FrontCover1This ensemble is not only Sexteto Mayor by name (…), it achieves its greatness, class and outstanding musical identity by exploiting to the full all the possibilities its six instruments with their different characters have to offer – rhythm, vitality and melody spun delicately together. In this way, the inimitable impression of many sounds and tones blending together is created, as if six instruments were singing as one large choir – clear and pure.” (Jazzthetik 01/02/11)

“The Sexteto Mayor from Buenos Aires has never settled for the type of easily digestible tango that keeps the tourists happy. Even in difficult times, the sextet’s musicians have persisted in fathoming the depths of the musical soul of Argentinean Tango. And this ethos has brought them decades of international success and fame, in more recent years in their home country of Argentinia, too, where their album Vida, Pasión y Tango has been awarded the Gardel de Oro for Tango (…)” (JAZZthing Nov.2010 – Jan. 2011)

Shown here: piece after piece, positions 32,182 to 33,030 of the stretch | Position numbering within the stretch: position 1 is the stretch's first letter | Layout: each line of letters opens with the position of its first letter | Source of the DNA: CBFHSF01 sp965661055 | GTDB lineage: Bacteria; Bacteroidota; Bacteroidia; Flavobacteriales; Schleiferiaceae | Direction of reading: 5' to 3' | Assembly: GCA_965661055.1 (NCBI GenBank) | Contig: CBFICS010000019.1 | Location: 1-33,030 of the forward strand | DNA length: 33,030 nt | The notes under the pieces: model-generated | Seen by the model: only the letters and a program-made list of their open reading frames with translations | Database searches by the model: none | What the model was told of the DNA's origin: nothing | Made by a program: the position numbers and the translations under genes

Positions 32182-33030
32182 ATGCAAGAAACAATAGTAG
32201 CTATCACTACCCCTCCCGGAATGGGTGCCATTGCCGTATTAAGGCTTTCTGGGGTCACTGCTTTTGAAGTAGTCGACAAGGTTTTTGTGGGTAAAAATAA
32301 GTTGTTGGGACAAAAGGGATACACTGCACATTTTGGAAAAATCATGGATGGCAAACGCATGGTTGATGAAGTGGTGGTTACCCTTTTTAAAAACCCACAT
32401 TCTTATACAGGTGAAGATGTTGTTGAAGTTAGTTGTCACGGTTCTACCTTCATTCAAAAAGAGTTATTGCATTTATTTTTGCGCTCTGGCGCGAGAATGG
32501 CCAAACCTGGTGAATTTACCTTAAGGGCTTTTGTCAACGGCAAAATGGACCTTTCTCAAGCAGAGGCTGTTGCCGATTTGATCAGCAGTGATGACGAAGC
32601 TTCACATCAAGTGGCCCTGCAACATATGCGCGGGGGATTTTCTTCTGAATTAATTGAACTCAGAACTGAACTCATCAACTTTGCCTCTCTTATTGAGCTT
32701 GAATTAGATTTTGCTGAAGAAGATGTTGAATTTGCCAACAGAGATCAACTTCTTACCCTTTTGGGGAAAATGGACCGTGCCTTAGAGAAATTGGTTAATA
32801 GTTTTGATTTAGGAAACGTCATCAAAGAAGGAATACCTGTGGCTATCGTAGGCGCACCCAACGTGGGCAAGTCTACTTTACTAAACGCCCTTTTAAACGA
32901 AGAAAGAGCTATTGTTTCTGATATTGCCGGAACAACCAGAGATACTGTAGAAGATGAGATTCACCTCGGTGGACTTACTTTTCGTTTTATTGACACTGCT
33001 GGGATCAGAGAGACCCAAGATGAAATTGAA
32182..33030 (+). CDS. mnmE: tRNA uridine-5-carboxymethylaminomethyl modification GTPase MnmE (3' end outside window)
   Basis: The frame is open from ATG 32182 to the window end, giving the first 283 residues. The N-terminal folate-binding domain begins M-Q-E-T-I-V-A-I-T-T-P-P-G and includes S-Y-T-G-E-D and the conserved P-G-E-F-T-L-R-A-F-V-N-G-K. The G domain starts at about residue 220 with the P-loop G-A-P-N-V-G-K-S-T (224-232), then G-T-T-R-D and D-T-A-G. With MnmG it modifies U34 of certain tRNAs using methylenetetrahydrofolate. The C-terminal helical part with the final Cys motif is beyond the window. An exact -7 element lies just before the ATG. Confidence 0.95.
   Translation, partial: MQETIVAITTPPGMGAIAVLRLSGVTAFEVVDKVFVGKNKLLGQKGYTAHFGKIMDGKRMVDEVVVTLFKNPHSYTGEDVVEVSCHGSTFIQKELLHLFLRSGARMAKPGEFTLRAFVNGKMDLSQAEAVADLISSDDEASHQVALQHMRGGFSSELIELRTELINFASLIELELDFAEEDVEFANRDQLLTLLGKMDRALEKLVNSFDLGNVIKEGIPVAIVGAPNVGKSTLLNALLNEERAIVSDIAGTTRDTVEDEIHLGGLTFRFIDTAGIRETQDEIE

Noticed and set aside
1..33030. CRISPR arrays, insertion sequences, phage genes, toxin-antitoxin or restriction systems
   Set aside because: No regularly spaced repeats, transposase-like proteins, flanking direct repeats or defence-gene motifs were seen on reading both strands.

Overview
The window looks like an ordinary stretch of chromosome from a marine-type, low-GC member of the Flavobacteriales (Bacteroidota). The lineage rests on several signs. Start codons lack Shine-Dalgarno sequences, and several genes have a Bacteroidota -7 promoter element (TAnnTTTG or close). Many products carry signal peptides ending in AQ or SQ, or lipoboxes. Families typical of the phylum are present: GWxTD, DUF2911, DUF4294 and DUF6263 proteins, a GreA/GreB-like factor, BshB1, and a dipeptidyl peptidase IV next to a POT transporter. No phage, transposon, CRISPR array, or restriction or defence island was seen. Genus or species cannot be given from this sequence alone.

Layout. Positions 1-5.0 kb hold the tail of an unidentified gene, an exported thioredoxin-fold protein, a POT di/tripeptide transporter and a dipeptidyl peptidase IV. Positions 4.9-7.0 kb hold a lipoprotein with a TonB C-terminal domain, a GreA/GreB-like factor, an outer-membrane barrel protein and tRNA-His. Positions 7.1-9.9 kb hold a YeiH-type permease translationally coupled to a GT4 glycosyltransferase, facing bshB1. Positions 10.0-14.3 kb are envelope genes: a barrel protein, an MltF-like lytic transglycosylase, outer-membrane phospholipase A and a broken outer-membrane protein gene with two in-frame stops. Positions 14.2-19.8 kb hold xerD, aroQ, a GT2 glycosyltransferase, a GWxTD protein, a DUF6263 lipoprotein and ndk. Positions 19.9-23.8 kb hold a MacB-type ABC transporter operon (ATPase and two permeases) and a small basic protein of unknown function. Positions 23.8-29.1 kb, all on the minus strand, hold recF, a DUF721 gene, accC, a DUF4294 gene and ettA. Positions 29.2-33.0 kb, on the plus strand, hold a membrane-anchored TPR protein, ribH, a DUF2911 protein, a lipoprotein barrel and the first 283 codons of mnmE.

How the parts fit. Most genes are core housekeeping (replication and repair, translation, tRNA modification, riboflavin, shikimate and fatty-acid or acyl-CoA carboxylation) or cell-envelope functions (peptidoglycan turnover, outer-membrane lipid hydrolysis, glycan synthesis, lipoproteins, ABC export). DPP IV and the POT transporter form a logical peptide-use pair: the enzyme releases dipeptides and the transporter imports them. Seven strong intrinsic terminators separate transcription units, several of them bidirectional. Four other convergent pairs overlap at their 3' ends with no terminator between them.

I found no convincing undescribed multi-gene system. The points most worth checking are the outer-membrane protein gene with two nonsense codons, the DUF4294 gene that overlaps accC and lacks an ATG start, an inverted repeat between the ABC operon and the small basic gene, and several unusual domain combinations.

Listen ! Enjoy !

Mario Abramovich (violin)
Enrique Guerra (bass)
Fulvio Giraudo (piano)
Pablo Mainetti (bandonéon)
Horacio Romo (bandonéon)
Eduardo Walczak (violin)

01. Universo (Libertella) 3.35
02. Desde el Alma (Melo) 3.37
03. Pasión & Tango (Libertella) 3.47
04. Oblivión (Piazolla) 4.18
05. Sabor a Buenos Aires  (Libertella) 2.44
06. París Otoñal (Libertella) 4.11
07. Muerte del Ángel (Piazzolla) 3.08
08. Bajo Romántico (Libertella/Murtagh) 4.09
09. Invierno Porteño (Piazzolla) 3.45
10. De Azul y Barro (Libertella) 2.45
11. Gallo Ciego (Bardi) 3.03
12. Romance de Tango (Stampone) 3.00
13. El Marne (Arolas) 2.25
14. Tierra Querida (De Caro) 3.28